DescriptionCHILDE HASSAM (American, 1859-1935)
The MacKaye Spectatorium with Iowa Pavillion in Foreground, Columbian Exposition, 1893
Watercolor over pencil architectural rendering on paper laid on board
24 x 36 inches (61.0 x 91.4 cm)
Signed and dated lower left: Childe / Hassam / 1893
James Morrison Steele MacKaye, New York, acquired from the above, 1893;
Percy MacKaye, son of the above, by descent, circa 1927;
J.N. Bartfield Galleries, New York;
M.R. Schweitzer Gallery, New York, acquired from the above, 1971;
Michael and Lynne Lerner, Short Hills, New Jersey, acquired from the above, 1980;
Sotheby's, New York, December 1, 1994, lot 11;
Bonhams, New York, December 2, 2009, lot 63;
Bonhams and Butterfields, Los Angeles, California, April 6, 2011, lot 1049;
Private collection, Woodland Hills, California.
Hudson River Museum, Yonkers, New York, "Theatrical Evolution in America: 1776-1976," March 22-June 28, 1976.
P. MacKaye, The Life of Steele MacKaye: A Memoir By His Son, Percy MacKaye, vol. II, New York, 1927, p. 392, pl. 86, illustrated;
S. Applebaum, The Chicago World's Fair of 1893: A Photographic Record, New York, 1980, pp. 83, 85, 87, illustrated.
"Behind the Iowa Building . . . rose one of the unlaid ghosts of the Exposition, the unfinished Spectatorium that Jenney and Mundie had begun for the astonishing playwright, inventor and megalomaniac Steele MacKaye. MacKaye had talked the Exposition planners into building this vast theatre, which was to portray the story of Columbus in the form of a pageant ('spectatorio') called The Great Discovery, or The World Finder, using such equipment as a sun cylinder, sky cyclorama, moving stages and a 'curtain of light.' George Pullman had invested $500,000. MacKaye had approached Dvorák, then teaching in New York, to write a score and the Symphony from the New World is traceable to this project. Many Exposition sites were discussed, including a combination with the Terminal Station, but the Spectatorium was eventually begun just outside the northeast corner of Jackson Park. Plans by the commercially minded backers to add restaurants and similar ungodly facilities within the hallowed building raised construction costs; then, with the Panic of 1893, money became very tight. The city of Chicago had pledged a million dollars in April 1893, but conveniently forgot its promise. When work on the Spectatorium was abandoned, some $850,000 had been poured into it. Late in 1893 it was sold as junk for $2,250" (S. Applebaum, The Chicago World's Fair of 1893: A Photographic Record, New York, 1980, p. 83, 85).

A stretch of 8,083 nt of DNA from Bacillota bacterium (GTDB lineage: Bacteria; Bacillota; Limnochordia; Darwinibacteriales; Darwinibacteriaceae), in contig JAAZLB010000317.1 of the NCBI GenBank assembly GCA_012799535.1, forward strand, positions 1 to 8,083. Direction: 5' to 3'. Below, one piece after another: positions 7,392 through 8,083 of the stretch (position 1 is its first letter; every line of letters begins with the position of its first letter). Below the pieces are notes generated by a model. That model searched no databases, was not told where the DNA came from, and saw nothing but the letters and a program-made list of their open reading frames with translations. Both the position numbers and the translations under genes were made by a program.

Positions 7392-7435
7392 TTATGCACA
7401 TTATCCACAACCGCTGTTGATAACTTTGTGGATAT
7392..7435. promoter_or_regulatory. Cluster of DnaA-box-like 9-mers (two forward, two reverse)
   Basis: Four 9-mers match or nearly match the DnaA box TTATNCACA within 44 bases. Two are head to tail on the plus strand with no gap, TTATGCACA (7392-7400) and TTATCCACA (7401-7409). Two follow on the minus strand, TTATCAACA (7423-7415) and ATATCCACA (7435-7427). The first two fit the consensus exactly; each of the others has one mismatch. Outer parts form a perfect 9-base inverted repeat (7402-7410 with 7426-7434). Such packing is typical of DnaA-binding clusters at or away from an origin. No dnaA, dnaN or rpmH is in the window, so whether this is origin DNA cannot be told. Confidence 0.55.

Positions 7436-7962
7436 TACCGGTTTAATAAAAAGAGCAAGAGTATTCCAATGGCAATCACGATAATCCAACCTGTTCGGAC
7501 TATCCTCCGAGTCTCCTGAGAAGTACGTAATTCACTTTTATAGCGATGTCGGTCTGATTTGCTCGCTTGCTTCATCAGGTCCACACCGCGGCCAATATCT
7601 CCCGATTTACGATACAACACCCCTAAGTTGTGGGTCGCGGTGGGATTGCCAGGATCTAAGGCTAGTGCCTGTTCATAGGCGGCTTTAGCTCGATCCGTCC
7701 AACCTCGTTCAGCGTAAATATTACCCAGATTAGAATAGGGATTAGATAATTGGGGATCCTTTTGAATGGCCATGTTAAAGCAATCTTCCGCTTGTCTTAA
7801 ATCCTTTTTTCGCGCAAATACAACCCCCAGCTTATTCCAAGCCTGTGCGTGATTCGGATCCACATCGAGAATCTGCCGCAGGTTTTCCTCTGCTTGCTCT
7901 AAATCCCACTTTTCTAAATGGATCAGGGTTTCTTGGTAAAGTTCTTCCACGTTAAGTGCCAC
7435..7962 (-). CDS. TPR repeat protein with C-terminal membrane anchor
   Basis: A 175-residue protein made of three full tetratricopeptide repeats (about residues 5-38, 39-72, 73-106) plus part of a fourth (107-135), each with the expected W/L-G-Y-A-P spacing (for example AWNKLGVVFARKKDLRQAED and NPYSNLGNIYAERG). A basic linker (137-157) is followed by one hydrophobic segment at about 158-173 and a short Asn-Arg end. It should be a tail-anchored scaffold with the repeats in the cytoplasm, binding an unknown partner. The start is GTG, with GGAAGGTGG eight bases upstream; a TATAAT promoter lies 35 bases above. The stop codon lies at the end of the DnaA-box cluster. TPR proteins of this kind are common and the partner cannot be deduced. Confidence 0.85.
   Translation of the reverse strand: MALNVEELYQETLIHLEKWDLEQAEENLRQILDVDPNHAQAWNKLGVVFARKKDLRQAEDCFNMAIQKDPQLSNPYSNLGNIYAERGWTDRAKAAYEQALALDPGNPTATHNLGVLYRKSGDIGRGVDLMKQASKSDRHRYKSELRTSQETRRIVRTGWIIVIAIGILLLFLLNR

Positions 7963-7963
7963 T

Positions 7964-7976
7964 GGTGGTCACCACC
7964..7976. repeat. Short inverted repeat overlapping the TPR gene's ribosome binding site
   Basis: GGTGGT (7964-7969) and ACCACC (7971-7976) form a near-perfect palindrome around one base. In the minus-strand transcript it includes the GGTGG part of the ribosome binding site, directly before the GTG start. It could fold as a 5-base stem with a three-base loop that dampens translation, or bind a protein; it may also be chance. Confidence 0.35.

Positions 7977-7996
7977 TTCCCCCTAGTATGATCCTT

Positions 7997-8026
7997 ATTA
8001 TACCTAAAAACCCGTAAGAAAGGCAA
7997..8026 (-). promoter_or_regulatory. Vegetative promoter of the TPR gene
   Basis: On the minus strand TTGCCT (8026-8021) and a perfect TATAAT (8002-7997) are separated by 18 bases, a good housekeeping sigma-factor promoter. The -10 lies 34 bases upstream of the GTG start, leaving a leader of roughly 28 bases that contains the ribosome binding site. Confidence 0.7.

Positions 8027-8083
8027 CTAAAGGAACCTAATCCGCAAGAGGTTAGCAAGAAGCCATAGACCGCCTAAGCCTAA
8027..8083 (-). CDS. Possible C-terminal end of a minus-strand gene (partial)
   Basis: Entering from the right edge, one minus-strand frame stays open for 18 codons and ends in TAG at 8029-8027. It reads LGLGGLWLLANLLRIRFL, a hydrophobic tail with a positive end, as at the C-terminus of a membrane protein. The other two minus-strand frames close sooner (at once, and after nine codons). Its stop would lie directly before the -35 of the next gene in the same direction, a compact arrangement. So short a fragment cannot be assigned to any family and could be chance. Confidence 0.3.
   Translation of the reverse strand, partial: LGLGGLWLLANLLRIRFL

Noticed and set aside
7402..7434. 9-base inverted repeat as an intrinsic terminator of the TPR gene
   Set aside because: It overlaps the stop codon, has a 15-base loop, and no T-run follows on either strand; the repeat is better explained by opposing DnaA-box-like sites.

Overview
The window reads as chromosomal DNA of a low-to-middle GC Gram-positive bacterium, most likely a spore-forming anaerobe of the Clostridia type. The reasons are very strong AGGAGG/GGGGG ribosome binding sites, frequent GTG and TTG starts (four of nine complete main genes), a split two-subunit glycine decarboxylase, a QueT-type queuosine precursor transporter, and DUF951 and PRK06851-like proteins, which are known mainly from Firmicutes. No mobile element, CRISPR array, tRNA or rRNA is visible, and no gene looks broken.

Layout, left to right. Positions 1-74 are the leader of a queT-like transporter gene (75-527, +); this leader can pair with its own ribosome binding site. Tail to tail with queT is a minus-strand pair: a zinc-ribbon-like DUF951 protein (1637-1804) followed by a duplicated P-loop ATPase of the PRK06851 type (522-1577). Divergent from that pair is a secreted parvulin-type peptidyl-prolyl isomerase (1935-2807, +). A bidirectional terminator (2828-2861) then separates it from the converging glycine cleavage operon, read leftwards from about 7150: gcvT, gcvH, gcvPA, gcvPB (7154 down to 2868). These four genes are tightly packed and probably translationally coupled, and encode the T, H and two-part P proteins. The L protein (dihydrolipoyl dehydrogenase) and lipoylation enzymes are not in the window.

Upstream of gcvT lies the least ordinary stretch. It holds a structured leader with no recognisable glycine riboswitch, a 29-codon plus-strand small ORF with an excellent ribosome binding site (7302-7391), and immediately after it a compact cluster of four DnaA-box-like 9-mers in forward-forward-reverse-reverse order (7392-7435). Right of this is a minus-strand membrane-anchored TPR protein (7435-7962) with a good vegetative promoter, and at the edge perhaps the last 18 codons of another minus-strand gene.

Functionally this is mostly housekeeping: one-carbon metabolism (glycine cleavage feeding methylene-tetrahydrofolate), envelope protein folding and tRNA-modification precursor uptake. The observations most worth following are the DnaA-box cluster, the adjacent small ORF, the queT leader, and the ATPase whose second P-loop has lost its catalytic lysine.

"Among the younger groups of artists, with whom Steele MacKaye used then at times to forgather, was the distinguished American painter, Childe Hassam, who painted in 1893, from the architectural elevation designed by my father, a large water colour of the Spectatorium exterior, atmospheric in its sensitive colouring. . . . 'I first met your father' - Mr. Hassam himself has written me - 'at the Auditorium Hotel (where I was staying in 1893), in the company of Sullivan, architect of the auditorium, which was then just complete, the best hotel in Chicago. Of course I was immediately taken by your father's striking and pleasing personality. There were then a number of architects, sculptors, painters, at work on the Fair, and our group used to dine in the Auditorium Cafe. Regarding the Sepctatorium painting, whatever skill in handling the water colour wash - and the colour is mine - the rest is your father's architectural ideas'" (P. MacKaye, The Life of Steele MacKaye: A Memoir by his Son, Percy MacKaye, vol. II, New York, 1927, p. 317).
According to Kathleen Burnside of The Childe Hassam Catalogue Raisonné, "Hassam created a number of images of Chicago and the World's Columbian Exposition. Some were unique renditions - watercolors, gouaches, oils - of various buildings and sites. Others, like this work, appear to be more expansive topographical watercolors that seem to be expressively colored by Hassam, and signed, over a precise pencil rendering underneath that may not have been his work. In the case of this piece, The MacKaye Spectatorium, there are a number of sources . . . that suggest that the under drawing was produced by architect Steele MacKaye, who was the driving creative force behind this unrealized grand edifice" (email to Mary Adair Dockery, Heritage Auctions, June 19, 2014).
We wish to thank Kathleen M. Burnside and Stuart Feld of The Childe Hassam Catalogue Raisonné for their gracious assistance in cataloguing this watercolor, and for providing the above reference material. The present work will be included in The Childe Hassam Catalogue Raisonné by Kathleen M. Burnside and Stuart Feld.
Toning throughout with scattered spots of discoloration in sky; mat burn along all four sheet edges; spots of support loss in lower left corner and at far left and center top sheet edge; scattered small tears and frame abrasions along all four sheet edges; framed under glass Framed Dimensions 30.5 X 42 Inches
*Heritage Auctions strives to provide as much information as possible but encourages in-person inspection by bidders. Statements regarding the condition of objects are only for general guidance and should not be relied upon as complete statements of fact, and do not constitute a representation, warranty or assumption of liability by Heritage. Please note that we do not de-frame lots estimated at $1,000 or less and may not be able to provide additional details for lots valued under $500. All lots are sold "AS IS" under the Terms & Conditions of Auction.
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